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In elementary school, I lived in a small town in western Massachusetts. It was like most towns west of Worcester: semi-rural, familiar, broke. Main street consisted of a video rental store, a pizza shop, a barber, and a rotating cast of failed businesses. My mom and I moved back to Alaska after I finished sixth grade—sometime in the mid-90s—and soon thereafter, a Wal-Mart moved in.

The last time I was back east visiting my best friend—we met in the third grade in said town and have remained in touch since—I asked how it was. His family still lives there and he visits occasionally. “Still about the same,” was his reply. I asked if the broken glass in the doorway of an abandoned brick building at the corner of the main intersection had ever been cleared up (I’m pretty sure that window is still broken, and has been since 1990). I asked if the Wal-Mart was still there.

“Of course,” he said. “I don’t know what would happen to the town if that closed. It’d probably collapse. Nobody would have a job.”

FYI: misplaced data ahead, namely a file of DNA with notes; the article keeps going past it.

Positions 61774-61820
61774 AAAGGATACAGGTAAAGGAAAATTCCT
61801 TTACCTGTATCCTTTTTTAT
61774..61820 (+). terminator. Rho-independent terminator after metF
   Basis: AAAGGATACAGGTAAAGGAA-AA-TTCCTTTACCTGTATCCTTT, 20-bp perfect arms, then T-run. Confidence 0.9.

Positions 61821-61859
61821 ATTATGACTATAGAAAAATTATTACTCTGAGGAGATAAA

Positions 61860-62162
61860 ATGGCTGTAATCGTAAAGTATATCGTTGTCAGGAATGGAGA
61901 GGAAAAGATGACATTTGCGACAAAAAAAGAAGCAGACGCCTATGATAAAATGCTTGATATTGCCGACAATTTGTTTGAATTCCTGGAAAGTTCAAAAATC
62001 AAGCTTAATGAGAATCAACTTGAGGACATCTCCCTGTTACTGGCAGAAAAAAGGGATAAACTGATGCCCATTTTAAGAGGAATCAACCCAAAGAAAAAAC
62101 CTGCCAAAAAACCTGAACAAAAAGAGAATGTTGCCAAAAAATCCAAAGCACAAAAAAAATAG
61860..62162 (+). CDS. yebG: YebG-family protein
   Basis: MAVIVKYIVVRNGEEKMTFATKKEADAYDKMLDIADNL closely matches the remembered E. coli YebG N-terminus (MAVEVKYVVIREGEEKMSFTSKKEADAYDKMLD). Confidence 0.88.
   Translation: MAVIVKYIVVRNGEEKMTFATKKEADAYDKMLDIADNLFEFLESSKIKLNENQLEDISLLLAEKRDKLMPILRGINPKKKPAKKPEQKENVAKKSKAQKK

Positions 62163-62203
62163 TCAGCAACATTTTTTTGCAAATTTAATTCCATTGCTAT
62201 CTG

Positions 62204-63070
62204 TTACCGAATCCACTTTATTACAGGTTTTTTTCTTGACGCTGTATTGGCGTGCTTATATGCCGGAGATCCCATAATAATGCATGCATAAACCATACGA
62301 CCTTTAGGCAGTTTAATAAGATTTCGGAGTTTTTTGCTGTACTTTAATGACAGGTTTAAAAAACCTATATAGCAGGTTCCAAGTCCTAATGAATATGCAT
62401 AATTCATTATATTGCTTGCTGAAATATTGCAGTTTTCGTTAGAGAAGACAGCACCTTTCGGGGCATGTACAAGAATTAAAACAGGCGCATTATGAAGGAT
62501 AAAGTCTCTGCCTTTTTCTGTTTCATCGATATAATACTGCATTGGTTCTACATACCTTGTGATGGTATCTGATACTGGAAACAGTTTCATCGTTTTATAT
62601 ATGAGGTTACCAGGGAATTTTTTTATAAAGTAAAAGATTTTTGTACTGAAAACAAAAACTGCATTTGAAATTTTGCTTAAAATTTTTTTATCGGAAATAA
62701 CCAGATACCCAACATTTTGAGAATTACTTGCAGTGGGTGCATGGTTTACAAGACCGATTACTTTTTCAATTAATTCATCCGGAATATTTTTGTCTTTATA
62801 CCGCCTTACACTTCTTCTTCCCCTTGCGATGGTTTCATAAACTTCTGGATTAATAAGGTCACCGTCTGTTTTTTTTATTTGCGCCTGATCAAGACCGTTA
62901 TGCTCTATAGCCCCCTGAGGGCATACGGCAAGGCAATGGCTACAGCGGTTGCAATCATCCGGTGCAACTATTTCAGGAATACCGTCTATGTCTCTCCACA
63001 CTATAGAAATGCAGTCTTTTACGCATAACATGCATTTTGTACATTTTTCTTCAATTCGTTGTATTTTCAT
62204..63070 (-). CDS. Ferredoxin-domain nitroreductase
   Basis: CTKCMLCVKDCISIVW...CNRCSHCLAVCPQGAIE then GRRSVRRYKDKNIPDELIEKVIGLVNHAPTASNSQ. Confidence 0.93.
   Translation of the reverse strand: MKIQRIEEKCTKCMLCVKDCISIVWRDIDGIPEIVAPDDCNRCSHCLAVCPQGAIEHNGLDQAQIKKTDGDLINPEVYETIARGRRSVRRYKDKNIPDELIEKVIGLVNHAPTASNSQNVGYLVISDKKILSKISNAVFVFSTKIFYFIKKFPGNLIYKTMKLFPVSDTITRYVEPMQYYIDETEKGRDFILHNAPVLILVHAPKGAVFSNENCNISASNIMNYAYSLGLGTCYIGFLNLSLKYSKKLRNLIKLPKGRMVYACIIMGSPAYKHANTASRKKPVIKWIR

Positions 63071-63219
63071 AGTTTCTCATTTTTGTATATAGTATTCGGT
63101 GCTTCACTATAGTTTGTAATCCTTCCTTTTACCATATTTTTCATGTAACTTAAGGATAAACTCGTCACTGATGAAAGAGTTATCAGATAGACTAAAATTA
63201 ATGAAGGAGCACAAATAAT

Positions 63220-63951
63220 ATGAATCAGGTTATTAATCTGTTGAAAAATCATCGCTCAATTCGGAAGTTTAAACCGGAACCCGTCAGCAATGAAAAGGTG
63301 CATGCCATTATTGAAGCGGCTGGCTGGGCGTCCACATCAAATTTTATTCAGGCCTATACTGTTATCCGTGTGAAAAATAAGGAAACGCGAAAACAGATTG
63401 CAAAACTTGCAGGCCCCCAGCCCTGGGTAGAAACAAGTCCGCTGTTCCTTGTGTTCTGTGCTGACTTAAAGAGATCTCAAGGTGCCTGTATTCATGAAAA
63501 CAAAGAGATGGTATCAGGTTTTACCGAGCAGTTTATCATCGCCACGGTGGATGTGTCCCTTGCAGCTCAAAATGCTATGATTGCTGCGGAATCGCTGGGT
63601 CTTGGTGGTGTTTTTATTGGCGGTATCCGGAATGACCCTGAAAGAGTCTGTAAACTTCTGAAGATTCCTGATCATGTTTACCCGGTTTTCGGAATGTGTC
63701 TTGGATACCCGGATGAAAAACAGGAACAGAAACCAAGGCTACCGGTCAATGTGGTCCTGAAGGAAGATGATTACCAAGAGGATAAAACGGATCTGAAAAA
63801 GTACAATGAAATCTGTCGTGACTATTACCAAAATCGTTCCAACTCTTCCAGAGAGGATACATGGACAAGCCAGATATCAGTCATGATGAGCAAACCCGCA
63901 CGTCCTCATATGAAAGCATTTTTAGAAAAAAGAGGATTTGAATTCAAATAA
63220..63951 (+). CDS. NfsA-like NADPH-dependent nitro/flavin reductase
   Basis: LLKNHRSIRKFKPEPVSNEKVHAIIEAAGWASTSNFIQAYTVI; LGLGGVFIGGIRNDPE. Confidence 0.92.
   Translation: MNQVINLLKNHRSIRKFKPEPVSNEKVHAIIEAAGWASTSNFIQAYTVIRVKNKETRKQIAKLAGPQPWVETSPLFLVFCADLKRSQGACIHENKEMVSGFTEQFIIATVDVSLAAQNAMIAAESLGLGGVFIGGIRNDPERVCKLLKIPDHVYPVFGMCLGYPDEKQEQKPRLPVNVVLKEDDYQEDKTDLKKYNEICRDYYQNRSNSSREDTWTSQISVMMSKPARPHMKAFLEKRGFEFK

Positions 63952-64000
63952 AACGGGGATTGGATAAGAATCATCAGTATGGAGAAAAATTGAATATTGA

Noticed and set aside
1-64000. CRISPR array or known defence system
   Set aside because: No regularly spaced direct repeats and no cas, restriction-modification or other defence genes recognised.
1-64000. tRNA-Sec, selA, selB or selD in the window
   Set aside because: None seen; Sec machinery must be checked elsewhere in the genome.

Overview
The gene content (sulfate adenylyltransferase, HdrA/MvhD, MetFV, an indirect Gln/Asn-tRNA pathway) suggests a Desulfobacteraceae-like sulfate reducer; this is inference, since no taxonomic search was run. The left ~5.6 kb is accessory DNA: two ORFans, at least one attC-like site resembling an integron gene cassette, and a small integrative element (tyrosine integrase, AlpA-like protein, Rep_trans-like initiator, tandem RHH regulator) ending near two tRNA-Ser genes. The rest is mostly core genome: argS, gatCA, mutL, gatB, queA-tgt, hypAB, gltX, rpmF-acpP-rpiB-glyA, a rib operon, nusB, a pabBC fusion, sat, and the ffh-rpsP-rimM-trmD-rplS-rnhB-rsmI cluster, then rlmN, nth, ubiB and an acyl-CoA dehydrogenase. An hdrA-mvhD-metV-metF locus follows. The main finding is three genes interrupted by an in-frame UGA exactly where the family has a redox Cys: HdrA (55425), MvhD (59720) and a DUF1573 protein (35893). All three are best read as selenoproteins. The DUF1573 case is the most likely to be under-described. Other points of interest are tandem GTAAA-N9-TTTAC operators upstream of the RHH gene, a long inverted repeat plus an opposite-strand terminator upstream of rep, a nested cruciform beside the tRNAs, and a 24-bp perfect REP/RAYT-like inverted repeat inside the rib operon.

The Wal-Mart in Orange, Massachusetts is like one in many small towns in America: it provides for as much of the employment opportunities as it does the goods available to the public. People get their paycheck from the Wal-Mart and then spend it at the Wal-Mart in an absolutely vicious cycle of commercial domination. People can’t shop elsewhere because there are no other places to shop; people can’t start a business to provide an alternative because Wal-Mart would easily be able to price them out. The people have no options. The people are subject to the company, and the company has a reliable bottom line because the meager paychecks they dole out will inevitably, at some percentage, return as profit.

Alabama Mississippi Misery

I think about the Wal-Mart when I read about the abhorrent new anti-abortion laws in the South. Some will argue these are about controlling women. Some will say it’s about getting Roe v Wade overturned. Some will say it’s about the extreme right-wing enforcing their values. Like talking about the various ways a Wal-Mart will damage a community and its potential offerings, none of these opinions are wrong. They just don’t get to the nature of the problem.